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There have been three prosecutions by the HSE in recent days relating to people falling in the course of their work activities.

These three cases all highlight the serious risks attached to working at height and the need to ensure that safe systems of work are in place at all times. They also demonstrate that companies contracting out dangerous work are still responsible for ensuring that contractors are competent, have all the information they need and are employing safe systems of working.

The electrical retailer Comet Group plc has been fined £75,000 in relation to a contractor who died following a 25 foot fall through a roof light on store roof in Wrexham. The company pleaded guilty to a charge under Section 3(1) of the Health and Safety at Work etc Act 1974. They were also ordered to pay £24,446 in costs.

The 33 year old was working for a roofing contractor on the 7th June 2007. He was not wearing any equipment that could have prevented his fall.

Section 3 (1) of the Health and Safety at Work etc Act 1974 states: "It shall be the duty of every employer to conduct his undertaking in such a way as to ensure, so far as is reasonably practicable, that persons not in his employment who may be affected thereby are not thereby exposed to risks to their health or safety."

The HSE inspector concerned said "This incident could have been avoided if the roof lights at the Wrexham store had been protected and the worker had been provided with appropriate safety equipment."

The HSE inspector involved in this case emphasised that when companies are employing contractors they must be sure that they are competent to do the work they are hired to do, and they need to understand their responsibilities.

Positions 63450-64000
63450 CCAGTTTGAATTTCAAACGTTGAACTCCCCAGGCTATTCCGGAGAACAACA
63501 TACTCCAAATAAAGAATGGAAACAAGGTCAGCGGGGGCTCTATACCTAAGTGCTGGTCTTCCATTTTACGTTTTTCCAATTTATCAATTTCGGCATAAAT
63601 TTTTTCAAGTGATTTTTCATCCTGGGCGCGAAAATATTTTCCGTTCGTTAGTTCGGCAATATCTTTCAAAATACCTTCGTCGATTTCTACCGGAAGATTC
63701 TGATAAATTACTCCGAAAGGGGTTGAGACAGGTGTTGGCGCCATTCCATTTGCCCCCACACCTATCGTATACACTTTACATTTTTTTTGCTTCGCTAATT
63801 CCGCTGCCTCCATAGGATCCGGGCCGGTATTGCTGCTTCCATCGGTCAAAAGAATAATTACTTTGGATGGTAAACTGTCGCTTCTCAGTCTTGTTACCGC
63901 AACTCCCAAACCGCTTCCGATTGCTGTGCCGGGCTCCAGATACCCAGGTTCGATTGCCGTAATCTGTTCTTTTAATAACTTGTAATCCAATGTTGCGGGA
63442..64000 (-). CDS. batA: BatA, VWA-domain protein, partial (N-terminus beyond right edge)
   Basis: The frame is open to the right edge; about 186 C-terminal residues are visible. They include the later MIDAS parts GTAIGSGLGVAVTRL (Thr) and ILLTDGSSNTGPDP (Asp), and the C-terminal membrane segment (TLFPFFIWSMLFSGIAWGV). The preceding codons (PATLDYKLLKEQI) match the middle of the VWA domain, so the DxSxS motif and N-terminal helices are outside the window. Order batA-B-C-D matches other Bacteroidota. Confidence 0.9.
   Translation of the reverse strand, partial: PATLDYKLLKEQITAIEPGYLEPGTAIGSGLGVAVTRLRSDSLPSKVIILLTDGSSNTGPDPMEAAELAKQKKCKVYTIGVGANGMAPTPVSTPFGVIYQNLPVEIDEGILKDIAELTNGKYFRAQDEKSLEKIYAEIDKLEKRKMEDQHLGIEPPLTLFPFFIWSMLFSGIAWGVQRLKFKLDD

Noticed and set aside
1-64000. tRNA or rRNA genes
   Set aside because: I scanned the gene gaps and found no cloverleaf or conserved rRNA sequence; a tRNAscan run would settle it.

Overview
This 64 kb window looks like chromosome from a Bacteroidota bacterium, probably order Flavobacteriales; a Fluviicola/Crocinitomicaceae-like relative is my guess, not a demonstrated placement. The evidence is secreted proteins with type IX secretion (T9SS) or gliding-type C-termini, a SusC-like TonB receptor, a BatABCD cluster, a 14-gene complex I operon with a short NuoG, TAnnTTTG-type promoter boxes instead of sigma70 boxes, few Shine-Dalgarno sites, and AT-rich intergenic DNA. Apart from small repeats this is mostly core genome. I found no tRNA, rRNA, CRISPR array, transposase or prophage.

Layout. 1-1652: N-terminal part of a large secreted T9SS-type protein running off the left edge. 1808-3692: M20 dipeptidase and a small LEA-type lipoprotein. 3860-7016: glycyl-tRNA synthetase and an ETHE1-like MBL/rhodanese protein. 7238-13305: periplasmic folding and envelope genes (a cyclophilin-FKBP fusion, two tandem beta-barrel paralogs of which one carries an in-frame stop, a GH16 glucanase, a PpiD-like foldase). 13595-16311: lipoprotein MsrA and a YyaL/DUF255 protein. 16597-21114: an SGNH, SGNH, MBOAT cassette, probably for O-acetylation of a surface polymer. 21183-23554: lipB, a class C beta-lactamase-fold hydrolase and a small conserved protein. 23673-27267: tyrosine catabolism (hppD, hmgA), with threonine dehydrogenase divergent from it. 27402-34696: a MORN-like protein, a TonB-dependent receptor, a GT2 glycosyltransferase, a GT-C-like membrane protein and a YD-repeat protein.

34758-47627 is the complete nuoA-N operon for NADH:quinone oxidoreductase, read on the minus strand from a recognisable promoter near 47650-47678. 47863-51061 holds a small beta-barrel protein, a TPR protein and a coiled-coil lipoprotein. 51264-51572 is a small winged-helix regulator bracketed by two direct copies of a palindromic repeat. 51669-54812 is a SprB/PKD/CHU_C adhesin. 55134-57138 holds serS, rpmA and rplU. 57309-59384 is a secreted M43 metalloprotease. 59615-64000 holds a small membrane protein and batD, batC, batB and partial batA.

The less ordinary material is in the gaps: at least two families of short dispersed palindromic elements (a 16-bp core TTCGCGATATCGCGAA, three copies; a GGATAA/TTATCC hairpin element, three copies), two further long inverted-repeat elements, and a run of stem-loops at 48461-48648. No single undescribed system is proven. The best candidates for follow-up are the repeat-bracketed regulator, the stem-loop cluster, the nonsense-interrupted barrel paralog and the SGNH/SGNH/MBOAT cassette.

The contractor's employer was jailed for two and a half years in November 2007 in relation to this incident.

In another case two companies have been fined after a worker was injured falling through a roof light serious injury.

The workers employer, a plant hire firm, pleaded guilty to an offence under the Health and Safety at Work Act by failing to ensure the safety of employees by not providing a safe system for working on a roof and was fined £4,000 with £1,694 costs.

The plant hire company was fined £1,500 with £1,634 costs. For breaching Section 2(1)(a) of the Health & Safety at Work etc. Act 1974 in that: "It shall be the duty of every employer to ensure, so far as is reasonably practicable, the health, safety and welfare at work of all his employees."

The company who employed the plant hire firm pleaded guilty to a breach of section 3(1) of the Health and Safety at Work Act, in that they failed to conduct their undertaking to ensure so far as is reasonably practicable that persons, not in their employment, were not exposed to risks to their health and safety.

The third case an East Riding farm company was fined £3,000 for misusing a telehandler and allowing a worker to plunge three metres from an unsafe grain bucket whilst cleaning gutters on 14 May 2008. The Health and Safety Executive (HSE) prosecuted the man's employer for breaching Regulation 6(3) of the Work at Height Regulations 2005 which states: "Where work is carried out at height, every employer shall take suitable and sufficient measures to prevent, so far as is reasonably practicable, any person falling a distance liable to cause personal injury."

Merit Skills have many Health and Safety training courses that can help companies understand their health and safety responsibilities for their own employees and others. They also can help with training in the practical activities such as working at heights. The team at Merit Skills are always happy to discuss any health and safety training needs, you can contact us on 01733 246415.

For more information on this and other cases please go to visit the HSE website